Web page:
Social Housing

What's the problem?

Social housing is an important aspect of many peoples' lives with 76,000 new social lettings in the first 6 months of 2020/211 - and a total share of 17% of homes across England alone. The rest of the UK has an even higher percentile of social housing; showing a clear need for affordable, accessible homes.

However while the importance of social housing creation continues to increase, what is less considered is the risk of both new and existing social housing being damaged by an escape of water, or being unsuitable for potential tenants due to accessibility requirements.

A traditional brass stopcock suffers from two main issues:

  1. 1. The brass construction of these stopcocks often results in a build-up of limescale, seizing the tap and making it almost impossible to turn.

  2. 2. These victorian-era devices are often built into the structure of the house before fixtures are put in place; so end up being under appliances, behind cupboards, or even beneath the floorboards in some cases!

What are the impacts of this?

The impacts of these two issues are as numerous as they are damaging. With any escape of water time is of the essence. A leak running for a few minutes can cause some minor soaking that can usually be dried up with a towel and expedience. A leak running for a few hours on the other hand can flood rooms, soak through possessions, and creep into the structure of a property causing rot and mould to develop.

If there is an escape of water and the stopcock is seized up entirely, it can be hours or even days before the stopcock can be loosened and the water turned off. Knowing how to access your stopcock is almost as important as being able to turn it off - many people simply do not know where their stopcock is or don't know how they would get to it. In some instances the stopcock is buried under a floorboard in hallways, or kitchen design has it placed behind heavy appliances.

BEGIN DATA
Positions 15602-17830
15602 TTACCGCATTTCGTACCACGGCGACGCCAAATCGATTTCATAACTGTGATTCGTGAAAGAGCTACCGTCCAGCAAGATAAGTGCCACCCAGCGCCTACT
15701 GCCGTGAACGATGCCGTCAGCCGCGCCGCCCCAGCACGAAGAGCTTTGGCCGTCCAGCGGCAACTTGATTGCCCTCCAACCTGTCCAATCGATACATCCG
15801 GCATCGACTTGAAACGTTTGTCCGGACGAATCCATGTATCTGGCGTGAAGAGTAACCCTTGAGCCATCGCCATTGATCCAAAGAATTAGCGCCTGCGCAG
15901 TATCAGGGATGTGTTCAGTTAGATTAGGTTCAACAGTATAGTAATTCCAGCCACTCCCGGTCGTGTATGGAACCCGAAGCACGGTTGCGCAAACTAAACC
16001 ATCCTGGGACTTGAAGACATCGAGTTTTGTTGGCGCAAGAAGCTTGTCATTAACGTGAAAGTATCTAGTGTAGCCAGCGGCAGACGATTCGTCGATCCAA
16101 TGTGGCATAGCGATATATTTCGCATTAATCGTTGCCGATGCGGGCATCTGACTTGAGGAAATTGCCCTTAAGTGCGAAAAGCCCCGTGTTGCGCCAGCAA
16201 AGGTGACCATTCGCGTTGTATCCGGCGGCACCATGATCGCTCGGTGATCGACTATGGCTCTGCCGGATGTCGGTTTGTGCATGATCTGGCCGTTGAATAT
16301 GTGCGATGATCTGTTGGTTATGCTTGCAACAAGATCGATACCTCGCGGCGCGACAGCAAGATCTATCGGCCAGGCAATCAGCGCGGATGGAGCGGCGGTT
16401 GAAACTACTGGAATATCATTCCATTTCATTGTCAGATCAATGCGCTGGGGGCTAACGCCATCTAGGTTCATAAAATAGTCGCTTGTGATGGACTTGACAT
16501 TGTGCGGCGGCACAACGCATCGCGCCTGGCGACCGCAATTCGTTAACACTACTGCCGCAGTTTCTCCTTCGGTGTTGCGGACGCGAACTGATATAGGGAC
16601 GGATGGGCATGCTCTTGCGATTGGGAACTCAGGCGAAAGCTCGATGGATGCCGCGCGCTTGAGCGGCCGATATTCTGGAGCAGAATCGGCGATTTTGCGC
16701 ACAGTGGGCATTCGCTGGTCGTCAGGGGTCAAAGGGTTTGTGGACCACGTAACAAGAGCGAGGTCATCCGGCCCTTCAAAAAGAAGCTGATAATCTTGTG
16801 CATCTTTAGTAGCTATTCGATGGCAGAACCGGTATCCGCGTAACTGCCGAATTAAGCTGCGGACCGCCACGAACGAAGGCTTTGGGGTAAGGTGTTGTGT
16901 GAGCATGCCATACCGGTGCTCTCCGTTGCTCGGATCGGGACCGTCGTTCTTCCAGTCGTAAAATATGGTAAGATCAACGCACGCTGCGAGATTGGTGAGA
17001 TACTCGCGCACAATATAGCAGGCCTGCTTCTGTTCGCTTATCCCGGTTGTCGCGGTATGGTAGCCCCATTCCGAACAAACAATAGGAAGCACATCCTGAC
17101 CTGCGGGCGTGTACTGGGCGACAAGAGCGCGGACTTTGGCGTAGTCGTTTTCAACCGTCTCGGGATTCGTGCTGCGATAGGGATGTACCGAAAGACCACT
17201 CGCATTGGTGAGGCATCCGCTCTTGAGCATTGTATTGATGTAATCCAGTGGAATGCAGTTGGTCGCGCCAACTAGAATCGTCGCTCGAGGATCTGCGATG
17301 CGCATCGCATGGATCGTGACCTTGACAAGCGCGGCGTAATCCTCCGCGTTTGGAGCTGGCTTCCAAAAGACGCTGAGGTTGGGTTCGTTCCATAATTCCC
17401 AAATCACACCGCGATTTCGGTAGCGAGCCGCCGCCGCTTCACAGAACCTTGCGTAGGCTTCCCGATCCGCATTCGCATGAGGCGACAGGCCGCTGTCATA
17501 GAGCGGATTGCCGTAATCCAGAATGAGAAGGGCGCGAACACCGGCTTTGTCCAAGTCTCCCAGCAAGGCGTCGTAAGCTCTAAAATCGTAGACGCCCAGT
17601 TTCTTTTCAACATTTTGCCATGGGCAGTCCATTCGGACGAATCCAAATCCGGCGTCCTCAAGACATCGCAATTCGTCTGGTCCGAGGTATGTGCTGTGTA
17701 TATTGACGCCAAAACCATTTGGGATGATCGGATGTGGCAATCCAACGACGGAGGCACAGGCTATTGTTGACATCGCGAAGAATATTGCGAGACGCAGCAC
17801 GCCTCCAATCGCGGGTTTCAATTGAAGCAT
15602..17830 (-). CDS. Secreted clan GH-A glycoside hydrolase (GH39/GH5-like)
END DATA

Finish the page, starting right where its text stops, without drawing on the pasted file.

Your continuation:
These locations being out of sight and difficult to access could mean hours before the stopcock can be accessed even - and again this adds up to the scale of damage. Even then, the stopcock in these locations is very often seized - so the problem grows.

The Association of British Insurers state that water damage is by far the most common cause of claims for households - around £1.8 million per day is paid out in water escape claims. This gives an impression of the scale of damage that can occur from an escape of water - and insurers have responded to this by increasing the excesses on water damage, which brings some of the cost back around to policyholders.

For social housing participants of any kind water damage can carry significant risk:

  • In the construction industry, the most common risk to new builds is water damage; and excesses can be up to £100,000. One employee forgetting to turn the water off at the end of a given day can result in huge costs.
  • Landlords and Housing Associations can see significant water damage to properties that may result in properties being uninhabitable, carrying significant expense if alternative accommodation needs to be provided.
  • Tenants and safeguarded residents could find their belongings significantly damaged or destroyed, and in severe cases may even need to move home. The financial and emotional toll from this can be significant.


The Solution

For a solution that bypasses each of these issues in turn, you need only look as far as the Surestop Stopcock!

  • This easy to install valve is operated with the flick of a switch - the simplest method of operation that requires very little manual effort. This lends itself to situations where users would find difficulty with a brass stopcock's tap head, or where a conventional stopcock would be located in a tight space.
  • Made of glass-filled nylon the Surestop Stopcock simply cannot build up limescale or corrode - as such it quite literally cannot seize up! This means that no matter how long the valve has been in place, it will be just as easy to operate as on day one.
  • A Surestop remote switch can be added at any time - and be located in an easy to reach location such as above a kitchen counter or just inside a cupboard door. With bright colours, visibility and accessibility is no longer an issue!
  • Bringing the stopcock into the 21st century, a Surestop Hub and Control Unit can allow smart control of the water supply - meaning property administrators can manage the water remotely and turn the water on and off as needed without needing to visit site, at any time - day or night. This is especially useful for void properties with no tenants present.


With these advantages in mind, a property can be made water safe in mere moments, limiting its exposure to damage and ensuring that the water supply can be properly controlled with minimal inconvenience.


1. Statistical Release: Housing Social Housing Lettings: April to September 2020, England

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